One of the key things landlords look for in your credit report is your payment history. They want to ensure that they can depend on you to make payments on time and in full, and the only information they have to base this decision on is your credit history. They’ll look to make sure that you’ve paid bills on time and in full in the past. They’ll also look for signs that you have predictable and stable income, like employment history.
#2. Account History
Both closed and open accounts can be reviewed in your credit report. Open accounts typically consist of credit cards and revolving lines of credit, and closed accounts are typically loans where the balance has been paid off or is past due. Accounts that have been paid off are shown in your credit history as “satisfied” accounts. When landlords look at the accounts in your credit report, they are looking to see that you have paid on time and in full on the majority of your accounts.
Your debt to income ratio is exactly what it sounds like, the amount of debt you are required to pay each month (minimum payments on loans, lines of credit and credit cards) compared to your monthly income. If you are carrying a lot of debt, it could affect your ability to pay rent. Fair or not, how much debt you are carrying also allows some landlords to infer about how responsible you are with your finances.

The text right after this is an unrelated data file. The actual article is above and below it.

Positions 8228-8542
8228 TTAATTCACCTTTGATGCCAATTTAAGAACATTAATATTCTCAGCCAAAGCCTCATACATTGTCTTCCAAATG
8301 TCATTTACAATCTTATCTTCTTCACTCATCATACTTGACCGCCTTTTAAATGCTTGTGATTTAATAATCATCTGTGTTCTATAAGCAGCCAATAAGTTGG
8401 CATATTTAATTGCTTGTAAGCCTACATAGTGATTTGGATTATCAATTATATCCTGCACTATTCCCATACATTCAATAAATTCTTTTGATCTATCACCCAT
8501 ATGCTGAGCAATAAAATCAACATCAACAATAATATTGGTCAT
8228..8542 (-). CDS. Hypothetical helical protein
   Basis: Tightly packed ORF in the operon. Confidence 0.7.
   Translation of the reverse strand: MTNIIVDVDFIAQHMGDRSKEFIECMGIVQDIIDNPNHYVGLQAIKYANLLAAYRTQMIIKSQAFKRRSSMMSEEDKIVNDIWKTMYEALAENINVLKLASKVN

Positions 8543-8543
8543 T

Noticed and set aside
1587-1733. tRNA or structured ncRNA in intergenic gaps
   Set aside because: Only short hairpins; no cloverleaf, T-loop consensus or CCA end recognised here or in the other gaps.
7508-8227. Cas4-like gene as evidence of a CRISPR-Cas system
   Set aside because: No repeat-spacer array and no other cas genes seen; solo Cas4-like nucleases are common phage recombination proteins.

#4. Rental History
Your credit report contains detailed information about your rental history that landlords use to predict future behavior. With your credit report, landlords can see where you’ve lived previously, any outstanding money you owe to previous landlords, as well as the details of past rental agreements. Any time a landlord reports your payment history to a credit bureau, it will appear in your credit report.
Bankruptcies are one of the most common things landlords look for in credit reports, and they’ll stay on your credit report for up to 10 years. If your bankruptcy has been completed, you’ll have a better chance of being approved by a landlord than if your bankruptcy is still pending, because when your bankruptcy goes through, it is possible that you could be relieved of any and all of your financial obligations, which could include your rent.
Some landlords will look for foreclosures in your credit report, because in some cases, the borrower is still responsible for paying the remaining balance once a property has been resold. If you have a foreclosure on your credit report, a landlord will look at your credit report to find out if there is a remaining balance that you still have to pay.
Don’t forget to check with all three credit bureaus.
As we mentioned in our last blog, it’s always a good idea to look at your credit report so that you can see exactly what a future landlord might see, but make sure you do so with all three credit bureaus. The credit bureaus are independent of one another, and they could all have different information in their reports.
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